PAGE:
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- January 1, 2007 - December 31, 2007
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impact statement impact
- If composts could be used successfully for disease control, growers would be able to reduce inputs of chemical fungicides, thus reducing costs and associated impacts on the environment.
impact statement issue
- Composts have been used in agriculture for millennia and are important tools for maintaining soil health. They have been shown repeatedly to suppress many different diseases. However, the efficacy of composts for disease control may vary depending on batch, feedstock, and site. This inconsistency has been a major roadblock to grower implementation and the integration of compost amendments effectively into organic agriculture. Although the microbial nature of disease control is known, the reasons for such extreme variability are not understood. Our work is aimed at understanding this microbial variability in an attempt to make compost more predictably disease suppressive. Results from this project will greatly facilitate grower adoption and implementation into agricultural production systems.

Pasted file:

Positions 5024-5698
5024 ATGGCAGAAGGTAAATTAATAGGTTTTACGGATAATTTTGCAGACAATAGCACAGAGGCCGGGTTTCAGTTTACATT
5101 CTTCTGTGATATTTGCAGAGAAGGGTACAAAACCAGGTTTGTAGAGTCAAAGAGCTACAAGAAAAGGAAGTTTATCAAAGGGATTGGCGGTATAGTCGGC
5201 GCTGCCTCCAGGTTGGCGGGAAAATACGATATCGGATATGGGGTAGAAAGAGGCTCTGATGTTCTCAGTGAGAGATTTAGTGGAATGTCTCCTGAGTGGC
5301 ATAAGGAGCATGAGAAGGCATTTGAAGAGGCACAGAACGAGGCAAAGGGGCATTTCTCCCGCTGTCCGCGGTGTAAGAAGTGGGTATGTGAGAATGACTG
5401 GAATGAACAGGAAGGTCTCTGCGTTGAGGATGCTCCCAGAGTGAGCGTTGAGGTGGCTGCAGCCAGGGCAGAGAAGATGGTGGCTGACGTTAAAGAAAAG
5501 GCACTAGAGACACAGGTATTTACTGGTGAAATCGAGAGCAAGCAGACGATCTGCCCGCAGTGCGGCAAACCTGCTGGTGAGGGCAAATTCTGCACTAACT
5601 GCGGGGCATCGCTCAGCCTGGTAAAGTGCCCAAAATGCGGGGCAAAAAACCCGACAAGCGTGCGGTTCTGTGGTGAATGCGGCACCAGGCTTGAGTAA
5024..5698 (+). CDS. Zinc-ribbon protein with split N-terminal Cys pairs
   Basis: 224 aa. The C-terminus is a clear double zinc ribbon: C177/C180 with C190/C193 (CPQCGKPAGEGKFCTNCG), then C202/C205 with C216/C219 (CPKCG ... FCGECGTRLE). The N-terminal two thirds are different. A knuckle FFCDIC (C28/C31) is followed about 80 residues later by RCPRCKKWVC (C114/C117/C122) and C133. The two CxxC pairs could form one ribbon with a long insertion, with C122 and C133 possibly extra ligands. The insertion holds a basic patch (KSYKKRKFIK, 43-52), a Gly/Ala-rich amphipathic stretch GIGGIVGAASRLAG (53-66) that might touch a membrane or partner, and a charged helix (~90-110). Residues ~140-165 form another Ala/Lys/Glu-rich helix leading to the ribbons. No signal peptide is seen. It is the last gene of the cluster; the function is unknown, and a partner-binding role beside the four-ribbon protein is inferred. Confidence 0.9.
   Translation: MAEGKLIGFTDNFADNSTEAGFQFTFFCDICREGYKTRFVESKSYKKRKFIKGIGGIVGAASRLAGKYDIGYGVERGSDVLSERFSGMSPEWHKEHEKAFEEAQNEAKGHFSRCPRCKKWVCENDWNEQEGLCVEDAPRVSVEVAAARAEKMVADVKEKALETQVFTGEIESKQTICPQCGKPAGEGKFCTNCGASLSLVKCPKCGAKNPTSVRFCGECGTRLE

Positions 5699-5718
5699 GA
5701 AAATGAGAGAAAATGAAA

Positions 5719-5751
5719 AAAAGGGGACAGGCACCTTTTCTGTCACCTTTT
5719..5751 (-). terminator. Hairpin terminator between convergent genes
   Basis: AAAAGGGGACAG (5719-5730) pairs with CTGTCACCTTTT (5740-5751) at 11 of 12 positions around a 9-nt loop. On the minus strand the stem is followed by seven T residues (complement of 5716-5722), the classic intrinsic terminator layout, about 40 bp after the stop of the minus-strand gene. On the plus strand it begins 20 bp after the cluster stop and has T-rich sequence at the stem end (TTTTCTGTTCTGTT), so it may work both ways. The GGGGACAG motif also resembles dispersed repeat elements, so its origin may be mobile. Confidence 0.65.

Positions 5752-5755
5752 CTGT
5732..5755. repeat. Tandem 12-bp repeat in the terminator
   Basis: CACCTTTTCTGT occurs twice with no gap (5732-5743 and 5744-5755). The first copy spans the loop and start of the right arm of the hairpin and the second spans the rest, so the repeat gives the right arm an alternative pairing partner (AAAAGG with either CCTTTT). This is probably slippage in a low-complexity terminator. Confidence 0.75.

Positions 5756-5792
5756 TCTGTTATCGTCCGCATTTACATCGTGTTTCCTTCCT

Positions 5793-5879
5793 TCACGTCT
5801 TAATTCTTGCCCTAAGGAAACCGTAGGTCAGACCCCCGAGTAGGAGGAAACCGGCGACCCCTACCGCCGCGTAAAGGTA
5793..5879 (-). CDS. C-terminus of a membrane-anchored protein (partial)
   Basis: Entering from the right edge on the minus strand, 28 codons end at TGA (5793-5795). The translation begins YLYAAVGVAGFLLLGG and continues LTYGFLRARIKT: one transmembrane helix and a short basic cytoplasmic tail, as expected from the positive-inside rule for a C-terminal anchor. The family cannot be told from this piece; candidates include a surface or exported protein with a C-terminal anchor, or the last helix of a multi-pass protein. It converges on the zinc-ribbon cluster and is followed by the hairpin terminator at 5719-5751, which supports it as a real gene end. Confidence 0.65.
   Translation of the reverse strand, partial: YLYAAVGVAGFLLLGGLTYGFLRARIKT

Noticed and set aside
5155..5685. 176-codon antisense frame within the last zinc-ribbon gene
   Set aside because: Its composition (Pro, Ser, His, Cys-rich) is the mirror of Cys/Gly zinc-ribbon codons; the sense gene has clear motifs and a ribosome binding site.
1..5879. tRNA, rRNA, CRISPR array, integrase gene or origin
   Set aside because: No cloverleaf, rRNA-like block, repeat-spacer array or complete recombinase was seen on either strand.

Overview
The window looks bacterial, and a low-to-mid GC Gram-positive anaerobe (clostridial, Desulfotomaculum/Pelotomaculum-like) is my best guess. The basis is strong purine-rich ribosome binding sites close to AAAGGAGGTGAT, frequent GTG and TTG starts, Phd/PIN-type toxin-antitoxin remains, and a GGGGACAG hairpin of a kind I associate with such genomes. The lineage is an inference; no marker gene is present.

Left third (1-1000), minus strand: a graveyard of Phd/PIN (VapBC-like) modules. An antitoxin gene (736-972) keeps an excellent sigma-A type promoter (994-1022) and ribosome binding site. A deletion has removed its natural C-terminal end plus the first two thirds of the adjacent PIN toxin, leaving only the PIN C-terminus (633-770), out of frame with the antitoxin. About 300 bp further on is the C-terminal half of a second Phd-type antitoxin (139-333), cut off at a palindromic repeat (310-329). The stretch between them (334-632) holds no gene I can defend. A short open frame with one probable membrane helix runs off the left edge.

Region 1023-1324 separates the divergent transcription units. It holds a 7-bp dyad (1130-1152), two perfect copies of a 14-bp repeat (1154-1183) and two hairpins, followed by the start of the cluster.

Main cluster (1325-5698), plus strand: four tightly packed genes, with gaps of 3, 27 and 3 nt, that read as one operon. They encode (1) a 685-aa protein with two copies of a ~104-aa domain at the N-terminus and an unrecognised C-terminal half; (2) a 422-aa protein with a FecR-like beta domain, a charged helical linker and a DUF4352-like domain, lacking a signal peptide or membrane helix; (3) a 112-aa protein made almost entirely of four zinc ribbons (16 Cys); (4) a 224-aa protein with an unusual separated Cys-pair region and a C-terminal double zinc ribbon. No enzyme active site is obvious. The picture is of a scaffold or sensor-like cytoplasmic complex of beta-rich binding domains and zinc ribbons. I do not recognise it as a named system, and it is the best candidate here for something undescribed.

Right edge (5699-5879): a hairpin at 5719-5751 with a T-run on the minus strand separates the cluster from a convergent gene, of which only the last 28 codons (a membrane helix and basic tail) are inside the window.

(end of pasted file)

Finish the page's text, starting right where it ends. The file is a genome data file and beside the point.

impact statement response
- Our work has already revealed that a great source of variability is the plant itself. Diseases caused by some damping-off pathogens are better suppressed by composts on some plants than others. We suspect that part of this variation results not only from different groups of microbes associating with different plants, but also the suppressive activities of specific microbes are altered in the presence of some plants and not others. Our work further reveals that the site of disease control is on the plant surface, and generally does not occur in the absence of plants.
impact statement summary
- Work is underway to better understand how compost-dwelling microbes reduce damage from destructive seed- and root-infecting pathogens.\n
Other private funding
- Organic Farming Research Institute
- Applied Research
- Nelson, Eric Bronson Cornell Faculty Member